A’s Swept in Toronto: Lose 8-0, fall further behind in the AL Wild Card chase

By Morris Phillips

Not the day to be north of the border with an important appointment with AL pitcher of the moment Robbie Ray.

For the A’s, not at all.

The last time–and only other time–they saw Ray, he was trying to string together victories for the first time this season and admittedly struggling with fastball command. Ray of May 4, 2021 allowed solo shots to Matt Chapman and Ramon Laureano, but didn’t falter much more than that in a six-inning stint that was slightly above pedestrian, but only nabbed him a no-decision.

Fast forward four months and Ray’s fastball-slider repertoire is top shelf, well known for fooling AL batters from coast-to-coast. On Sunday, he mesmerized the A’s without allowing a hit through five innings, and striking out 10 in before being lifted after 107 pitches in the seventh.

“He’s probably the best pitcher in baseball right now, from what I’ve seen,” Blue Jays manager Charlie Montoyo said of Ray. “When he takes that mound, everybody feels he’s going to give you a chance.”

With Ray pinpointing mid-90’s fastballs on both sides of the plate, the Blue Jays cruised, winning 8-0, and sweeping the A’s in the process. Oakland’s struggling, to term it kindly, having lost 14 of 20, and probably consecutive losses away from being a footnote in the AL Wild Card chase that’s gotten away from them.

The A’s managed just two hits on the afternoon, but tellingly, that wasn’t their low light. Starter Cole Irvin didn’t survive three innings–the shortest start of his career–and left trailing 7-0 after surrendering home runs to Marcus Semien and Alejandro Kirk. That early deficit left the A’s in an impossible spot, regardless of Ray’s presence, but did take the pressure off their leaky bullpen, which gained some confidence by pitching 5 2/3 innings and allowing just one run.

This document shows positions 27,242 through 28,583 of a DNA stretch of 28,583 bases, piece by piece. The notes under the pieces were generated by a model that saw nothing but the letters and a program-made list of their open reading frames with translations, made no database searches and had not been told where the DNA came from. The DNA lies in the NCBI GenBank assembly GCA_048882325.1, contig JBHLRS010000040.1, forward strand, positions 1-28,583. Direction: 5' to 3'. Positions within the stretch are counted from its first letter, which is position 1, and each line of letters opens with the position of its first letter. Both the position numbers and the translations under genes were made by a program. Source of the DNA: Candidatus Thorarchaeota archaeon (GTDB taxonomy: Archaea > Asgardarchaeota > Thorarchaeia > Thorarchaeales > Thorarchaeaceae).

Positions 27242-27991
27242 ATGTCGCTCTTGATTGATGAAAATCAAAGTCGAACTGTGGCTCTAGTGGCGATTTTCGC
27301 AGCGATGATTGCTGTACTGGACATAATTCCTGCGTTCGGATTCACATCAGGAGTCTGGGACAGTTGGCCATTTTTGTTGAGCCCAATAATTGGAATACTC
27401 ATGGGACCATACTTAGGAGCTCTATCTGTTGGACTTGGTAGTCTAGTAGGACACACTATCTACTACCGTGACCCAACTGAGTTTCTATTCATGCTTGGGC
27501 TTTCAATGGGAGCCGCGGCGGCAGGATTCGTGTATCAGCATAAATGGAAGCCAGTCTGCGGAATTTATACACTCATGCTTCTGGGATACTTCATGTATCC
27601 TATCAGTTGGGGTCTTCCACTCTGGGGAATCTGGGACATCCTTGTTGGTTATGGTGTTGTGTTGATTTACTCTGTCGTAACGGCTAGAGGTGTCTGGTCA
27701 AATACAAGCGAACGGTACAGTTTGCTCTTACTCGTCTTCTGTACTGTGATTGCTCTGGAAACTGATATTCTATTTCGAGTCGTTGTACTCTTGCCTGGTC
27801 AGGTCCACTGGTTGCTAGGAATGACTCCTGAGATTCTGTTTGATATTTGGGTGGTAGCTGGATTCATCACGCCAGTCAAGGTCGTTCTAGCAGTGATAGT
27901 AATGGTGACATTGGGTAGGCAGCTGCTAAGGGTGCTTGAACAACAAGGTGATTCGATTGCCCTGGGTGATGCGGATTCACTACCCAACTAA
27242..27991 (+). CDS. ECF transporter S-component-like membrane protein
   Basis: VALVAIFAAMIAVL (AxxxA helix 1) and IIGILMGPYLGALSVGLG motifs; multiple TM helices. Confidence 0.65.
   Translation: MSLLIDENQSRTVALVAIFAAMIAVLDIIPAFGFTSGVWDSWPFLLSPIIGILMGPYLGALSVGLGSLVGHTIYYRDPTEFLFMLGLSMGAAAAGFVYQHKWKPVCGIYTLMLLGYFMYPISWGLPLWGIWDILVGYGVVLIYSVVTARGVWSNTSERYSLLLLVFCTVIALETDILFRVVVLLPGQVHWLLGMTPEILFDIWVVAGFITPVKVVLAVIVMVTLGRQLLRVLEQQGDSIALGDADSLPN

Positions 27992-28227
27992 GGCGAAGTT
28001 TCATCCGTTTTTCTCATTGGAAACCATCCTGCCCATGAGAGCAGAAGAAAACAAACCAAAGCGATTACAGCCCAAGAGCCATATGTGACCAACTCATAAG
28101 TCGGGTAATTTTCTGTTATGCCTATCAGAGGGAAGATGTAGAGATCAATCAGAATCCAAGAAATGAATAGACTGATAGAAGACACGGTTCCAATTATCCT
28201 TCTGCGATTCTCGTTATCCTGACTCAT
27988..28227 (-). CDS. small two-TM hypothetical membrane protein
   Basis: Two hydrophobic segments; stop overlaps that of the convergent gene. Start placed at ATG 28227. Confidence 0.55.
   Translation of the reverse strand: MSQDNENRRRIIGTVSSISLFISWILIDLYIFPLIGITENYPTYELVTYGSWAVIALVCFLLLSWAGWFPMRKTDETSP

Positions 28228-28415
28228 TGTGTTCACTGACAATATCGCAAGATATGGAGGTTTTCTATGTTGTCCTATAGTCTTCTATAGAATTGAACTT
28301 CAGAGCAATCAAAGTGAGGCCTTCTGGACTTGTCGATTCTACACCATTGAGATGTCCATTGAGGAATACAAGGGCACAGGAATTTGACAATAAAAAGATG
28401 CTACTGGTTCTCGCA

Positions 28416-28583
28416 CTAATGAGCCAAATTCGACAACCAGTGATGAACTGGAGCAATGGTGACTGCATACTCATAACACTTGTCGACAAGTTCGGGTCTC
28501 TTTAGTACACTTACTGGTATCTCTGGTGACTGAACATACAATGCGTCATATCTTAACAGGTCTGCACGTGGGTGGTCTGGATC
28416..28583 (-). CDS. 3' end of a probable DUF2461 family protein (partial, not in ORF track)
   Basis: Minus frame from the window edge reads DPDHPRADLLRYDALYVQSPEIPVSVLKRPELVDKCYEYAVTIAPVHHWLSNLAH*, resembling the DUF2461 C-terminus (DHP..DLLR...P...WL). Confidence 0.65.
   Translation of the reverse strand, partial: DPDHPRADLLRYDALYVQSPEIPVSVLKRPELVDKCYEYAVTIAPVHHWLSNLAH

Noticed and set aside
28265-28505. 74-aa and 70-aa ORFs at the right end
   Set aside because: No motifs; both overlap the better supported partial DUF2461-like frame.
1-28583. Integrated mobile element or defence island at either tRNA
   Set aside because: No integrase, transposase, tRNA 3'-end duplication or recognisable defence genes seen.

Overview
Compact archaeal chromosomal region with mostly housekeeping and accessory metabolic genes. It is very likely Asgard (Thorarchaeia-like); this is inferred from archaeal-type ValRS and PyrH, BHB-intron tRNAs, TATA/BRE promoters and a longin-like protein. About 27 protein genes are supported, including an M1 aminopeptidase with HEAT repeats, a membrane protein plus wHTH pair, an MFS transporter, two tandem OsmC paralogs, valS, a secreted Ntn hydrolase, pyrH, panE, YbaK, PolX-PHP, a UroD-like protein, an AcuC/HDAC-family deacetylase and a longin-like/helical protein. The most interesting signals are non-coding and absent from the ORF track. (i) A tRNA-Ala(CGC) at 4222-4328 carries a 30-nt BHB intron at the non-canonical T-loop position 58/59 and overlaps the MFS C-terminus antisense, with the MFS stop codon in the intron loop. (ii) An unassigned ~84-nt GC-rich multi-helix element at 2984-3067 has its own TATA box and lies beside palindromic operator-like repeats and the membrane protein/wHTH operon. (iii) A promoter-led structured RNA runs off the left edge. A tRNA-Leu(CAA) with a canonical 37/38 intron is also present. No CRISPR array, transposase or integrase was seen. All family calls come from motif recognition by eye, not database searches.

Coming in the A’s porous relievers had blown seven saves in the previous 13 games. A’s starters haven’t done their part to help that bullpen, having completed just five innings or fewer in 13 of the last 21 games. And the A’s offense has been okay lately, but they haven’t made a habit of striking first, and their herculean comeback efforts have come up short more often than not.

In times like this–with the A’s now four games behind the second Wild Card-seated Red Sox, and having Toronto and Seattle in front of them as well for the first time after Sunday’s results–it’s good to have an unwavering supporter. The A’s have that in manager Bob Melvin.

“I think the best part of our season is yet to come,” Melvin said. “I really do. I think we’re gonna get home and play our best stretch of baseball. We’re gonna get on a run before the season is over and have two teams we need to beat (Seattle and first place Houston) there at the end.”

Getting through the next two weeks comes first for Oakland, and the AL Central-leading White Sox come to the Coliseum on Tuesday to test their resolve. Step one for the A’s: gain traction at home against the Sox and Rangers over the weekend, and stop the bleeding.

And of course, avoid Robbie Ray types.

On Tuesday, the A’s have James Kaprelian in a starting role in a matchup with the White Sox’s starter, who has not been determined as of yet.

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